“Small Class Size” Is a Misguided Fetish

“I believe in small class size,” said the politician. All the parents and teachers nodded.

Small class: good. Large class: bad, right? No, actually. 
Class size is not the most important variable in the quality of education. The quality of education is a function of the quality of the relationship with the teacher and the teacher’s ability to increase the incidence of collaboration, creativity and contribution among the students.

Here’s an example: at a public school in Oakland, California, 24 eighth graders, seated four-to-a-table, are talking with great animation about the algebra problems in front of them. Matt Ronfeldt, the teacher, is moving among the tables with a clipboard. Fifteen minutes before they break for lunch, Matt says, “Great work everyone. I was thrilled with how you were working together. Here’s some feedback for you.

“Mikaela, you exercised leadership when you asked, ‘Wait. What are we solving for?’

“Danielle, remember when you stopped arguing and just wrote down what you thought the answer was and slipped it across the table to the others? Notice how that shifted the conversation?

“Taharka, three times I saw you take someone else’s idea and build on it.

“Table 4, I love how you each seemed to know when to speak and when to listen.

“Okay, close your eyes for a minute. Go back over the last half hour, think of how you worked together. Remember leadership moments. [pause] Okay, think of who did the most listening. [pause] Are there any observations you would like to make?”

Schools are good places to grow intelligence because of their high social potential. - Rick AckerlyResearch now confirms what kids have always known; i.e. that “social-emotional learning” is critical. It’s also highly cognitive: leadership, collaboration, mattering to your group: you have to use your brain and think creatively. The students are learning algebra; Matt is teaching leadership, collaboration, creativity and the joy of making a difference to others. Everyone is a leader at one time or another, and learning is a joy not a chore.

Can we teach social responsibility and academics at the same time? Yes. In fact, we must. Teaching social responsibility as a separate subject is, to kids, a joke. It’s like teaching an artist to paint by the numbers. Eighth graders have been building their social brains for over 100,000 hours before they walk into their first algebra class. They know their happiness depends on their social skills. We know that their success does, too.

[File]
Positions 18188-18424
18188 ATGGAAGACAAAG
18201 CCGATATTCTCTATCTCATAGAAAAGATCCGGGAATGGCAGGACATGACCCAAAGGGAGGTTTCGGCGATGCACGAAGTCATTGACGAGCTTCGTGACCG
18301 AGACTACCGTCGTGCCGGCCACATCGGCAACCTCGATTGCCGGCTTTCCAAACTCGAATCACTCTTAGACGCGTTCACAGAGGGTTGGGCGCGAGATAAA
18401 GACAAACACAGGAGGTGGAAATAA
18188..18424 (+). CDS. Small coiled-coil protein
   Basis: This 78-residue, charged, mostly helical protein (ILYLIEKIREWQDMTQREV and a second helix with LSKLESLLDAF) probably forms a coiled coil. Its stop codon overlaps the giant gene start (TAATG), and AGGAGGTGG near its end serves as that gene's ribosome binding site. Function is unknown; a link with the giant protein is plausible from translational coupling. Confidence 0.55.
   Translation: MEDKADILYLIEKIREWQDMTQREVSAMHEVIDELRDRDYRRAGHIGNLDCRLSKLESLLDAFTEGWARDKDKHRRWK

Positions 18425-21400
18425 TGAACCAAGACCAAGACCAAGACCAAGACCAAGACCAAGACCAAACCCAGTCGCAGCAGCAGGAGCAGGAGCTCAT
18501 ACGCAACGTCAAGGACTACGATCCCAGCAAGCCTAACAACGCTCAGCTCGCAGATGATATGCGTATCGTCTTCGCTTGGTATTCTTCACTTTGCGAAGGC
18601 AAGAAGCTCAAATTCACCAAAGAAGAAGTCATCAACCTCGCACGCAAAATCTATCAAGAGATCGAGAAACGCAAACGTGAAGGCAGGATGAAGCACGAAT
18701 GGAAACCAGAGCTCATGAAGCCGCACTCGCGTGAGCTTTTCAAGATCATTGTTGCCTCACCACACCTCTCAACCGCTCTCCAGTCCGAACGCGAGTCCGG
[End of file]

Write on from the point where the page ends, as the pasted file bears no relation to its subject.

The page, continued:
There are two drivers for small class size: 1) parental anxiety about the “individual attention” their child will get when they leave all that parental attention they’ve been getting at home, and 2) teachers whose work increases as the number of students in the class increases.

But the quality of the education in any group of people is not a function of the size of the group—or the texts, or tests, or technology, or standards, for that matter. It depends on the quality of the delivery system, and the delivery system for education is culture. The culture of the group does the educating. The culture that Matt Ronfeldt created in his 8th grade algebra class of 24 students is the kind of culture our kids will find at any good college, the kind we want our kids to create for themselves when they get to high school, and the kind of businesses, families, communities we all want to live in.

Should classes have 30 students in them? Maybe, not, but classes of 10-12 students are too small. Besides, how can we pay our teachers more, if they are only going to be responsible for a few kids? Class size of 18 to 24 are a good compromise, and let’s keep our eye on the right ball: the quality of the culture a teacher creates.

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